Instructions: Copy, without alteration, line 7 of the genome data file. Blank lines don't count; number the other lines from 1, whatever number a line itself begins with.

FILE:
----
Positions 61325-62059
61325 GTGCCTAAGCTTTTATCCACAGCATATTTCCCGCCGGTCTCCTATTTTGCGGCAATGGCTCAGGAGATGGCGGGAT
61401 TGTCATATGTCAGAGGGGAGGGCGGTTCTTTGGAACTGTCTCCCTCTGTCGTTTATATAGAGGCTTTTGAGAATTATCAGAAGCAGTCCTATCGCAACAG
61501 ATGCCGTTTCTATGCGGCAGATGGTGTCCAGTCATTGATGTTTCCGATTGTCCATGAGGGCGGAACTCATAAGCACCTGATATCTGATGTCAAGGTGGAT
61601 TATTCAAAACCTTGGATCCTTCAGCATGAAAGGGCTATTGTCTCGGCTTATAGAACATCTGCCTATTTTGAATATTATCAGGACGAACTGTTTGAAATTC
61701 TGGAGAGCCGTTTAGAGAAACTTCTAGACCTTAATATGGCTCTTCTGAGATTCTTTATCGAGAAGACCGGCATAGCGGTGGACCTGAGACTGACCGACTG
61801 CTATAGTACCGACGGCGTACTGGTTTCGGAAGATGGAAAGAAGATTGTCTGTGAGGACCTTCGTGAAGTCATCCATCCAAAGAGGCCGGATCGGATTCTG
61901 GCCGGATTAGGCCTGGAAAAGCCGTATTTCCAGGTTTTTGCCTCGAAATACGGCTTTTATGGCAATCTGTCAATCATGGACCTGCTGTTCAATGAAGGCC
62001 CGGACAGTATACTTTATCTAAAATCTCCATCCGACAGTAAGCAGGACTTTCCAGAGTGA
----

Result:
61801 CTATAGTACCGACGGCGTACTGGTTTCGGAAGATGGAAAGAAGATTGTCTGTGAGGACCTTCGTGAAGTCATCCATCCAAAGAGGCCGGATCGGATTCTG